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About Oregon daily emerald. (Eugene, Or.) 1920-2012 | View Entire Issue (Nov. 15, 1949)
Canadians Lead Roster
Of 63 Foreign Students
Sixty-three students from 21 for
sign countries are attending the
University, James D. Kline, foreign
student adviser, has reported.
Canadians lead the foreign stu
lent roster with 20, while China is
second with 14. Other countries
ire represented by from one to
hree students each.
Of the group, 25 are attending
m state fee scholarships. Most
ire receiving free room and board
rom living organizations, or aid
rom various other groups and in
lividuals in one form or another.
Countries represented are Ar
gentina, Austria, Brazil, Great
Britain, Canada, China, Colombia,
Denmark, Finland, France, Ger
nany, Guatemala, Iceland, Japan,
vlalaya, the Netherlands, Norway,
3anama, Philippine Islands, Portu
gal, and Trinidad.
CHINESE LEAD IN STATE
In the entire State System of
higher Education, there are 178
oreign students, with 42 Chinese
ind 35 Canadians heading the list.
\.t least 50 Hawaiian and Alaskan
ituS^nts are also enroltled.
Fellowships, scholarships, and
;he re-education program of the
irmy have made it possible for
nany of these students to come
;o the United States.
Russian Film Slated
For Guild Theater
The campus showing of the Rus
sian Film, “Ivan the Terrible,” has
been changed from Dec. 6 to Dec.
1. The picture, with Russian dia
logue and English subtitles, will
be shown twice, at 3:30 and at 7:30
p.m., in Guild Theater. Admission
tvill be 25 cents.
Nikolai Chergassov stars as Czar
[van IV, and the musical back
ground is an original score by the
sminent Russian composer, Proko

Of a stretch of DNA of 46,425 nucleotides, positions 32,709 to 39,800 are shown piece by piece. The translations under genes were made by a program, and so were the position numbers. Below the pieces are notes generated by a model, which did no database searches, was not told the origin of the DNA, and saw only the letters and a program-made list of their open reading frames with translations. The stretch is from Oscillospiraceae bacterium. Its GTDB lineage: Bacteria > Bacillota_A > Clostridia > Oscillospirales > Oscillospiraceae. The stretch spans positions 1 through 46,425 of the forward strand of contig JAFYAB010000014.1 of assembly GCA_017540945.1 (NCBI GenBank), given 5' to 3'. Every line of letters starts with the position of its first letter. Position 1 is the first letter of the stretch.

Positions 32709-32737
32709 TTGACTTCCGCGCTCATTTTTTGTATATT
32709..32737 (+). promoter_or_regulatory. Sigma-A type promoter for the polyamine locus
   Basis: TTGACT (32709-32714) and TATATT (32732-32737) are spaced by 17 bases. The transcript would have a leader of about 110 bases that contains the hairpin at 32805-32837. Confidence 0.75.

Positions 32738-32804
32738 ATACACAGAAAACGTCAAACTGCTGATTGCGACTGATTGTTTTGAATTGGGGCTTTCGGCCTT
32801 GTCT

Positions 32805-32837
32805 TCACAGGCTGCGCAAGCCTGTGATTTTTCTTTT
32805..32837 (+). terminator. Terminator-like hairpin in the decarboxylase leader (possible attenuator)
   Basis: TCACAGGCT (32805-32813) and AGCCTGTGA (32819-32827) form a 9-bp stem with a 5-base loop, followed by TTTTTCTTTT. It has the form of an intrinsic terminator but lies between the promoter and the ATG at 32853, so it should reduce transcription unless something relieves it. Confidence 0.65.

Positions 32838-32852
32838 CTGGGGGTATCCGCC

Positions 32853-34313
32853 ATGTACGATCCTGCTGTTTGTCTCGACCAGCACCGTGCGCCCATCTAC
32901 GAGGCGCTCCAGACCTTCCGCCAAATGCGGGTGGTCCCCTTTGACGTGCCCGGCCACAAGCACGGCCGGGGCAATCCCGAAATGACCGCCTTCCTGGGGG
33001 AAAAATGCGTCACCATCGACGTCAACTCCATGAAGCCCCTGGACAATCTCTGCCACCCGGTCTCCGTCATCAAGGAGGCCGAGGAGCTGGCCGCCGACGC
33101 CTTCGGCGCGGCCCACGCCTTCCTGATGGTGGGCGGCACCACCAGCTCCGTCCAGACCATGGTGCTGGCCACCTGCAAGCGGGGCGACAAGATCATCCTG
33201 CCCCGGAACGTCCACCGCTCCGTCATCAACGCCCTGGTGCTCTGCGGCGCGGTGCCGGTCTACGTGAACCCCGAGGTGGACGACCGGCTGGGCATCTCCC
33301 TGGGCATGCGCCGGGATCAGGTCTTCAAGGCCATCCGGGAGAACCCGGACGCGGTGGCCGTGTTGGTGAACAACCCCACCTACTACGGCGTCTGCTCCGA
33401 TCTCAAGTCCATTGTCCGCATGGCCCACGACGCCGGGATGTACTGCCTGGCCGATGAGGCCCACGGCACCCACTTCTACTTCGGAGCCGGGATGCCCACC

First shown in New York in
1948, “Ivan the Terrible” was
praised by the New York Times as
‘A film of monumental expres
siveness, a work of art_ not to be
Council to Meet at ATO
The Junior Interfraternity Coun
cil will meet tonight at the Alpha
rau Omega house at 7 in regards
o building and guarding the
lomecoming bonfire. A freshman
epresentative from every men’s
iVmg organization is requested to
V\u Phi Pledges Two
Ann Kafoury and Lois Beam
jard were formally pledged by Mu
3hi Epsilon, women’s music honor
iry, on Nov. 8.
Formal initiation will be held
Thursday for last year’s pledges.
jOST—Slide rule in library. Ph.
i’OR SALE—General Electric ra
dio phonograph, good condition.
Contact Carolyn Twist, Carson
Hall, Ext. 486. 42
MUSICIAN NEEDED— To play
for dance classes at 10, 1, 2 on
M., W., F. Inquire Womens P.E.
ALE—One pair skis 6’9”, metal
edges, $7.00. Ed Haase, Zeta
ALE—Emerson radio. Also auto
matice phonograph. Good condi
tion, $25.00. 106 Journalism after
six. ' • 39
Red Cross Petitions Due
Petitions for recreational activi
ties chairman for the campus Red
Cross may be turned in to Sally
Waller at the Kappa Alpha Theta
house by 5 p.m. Thursday.
Co-chairman for the Red Cross
fund for Winter term will be Art
Carson Elects Prexy
Cherry Taylor, senior in English,
was named president of Carson
Hall by a vote of women residents
Monday night. She was third-floor
Officers of the different floors
in Carson Hall were elected and
announced in the Emerald at an
Baby, 5 Others
In Minor Wreck
Four persons, including two Uni
versity students, were slightly in
jured and two others escaped with
out injury last night in a collision
at 13th and Onyx streets.
Sustaining minor cuts were Sig
ma Chis Gene Harrison and Ed
Seabloom, and Mr. and Mrs. Robert
Wright of 1543 E 15th avenue. All
were treated at the University in
firmary and released immediately.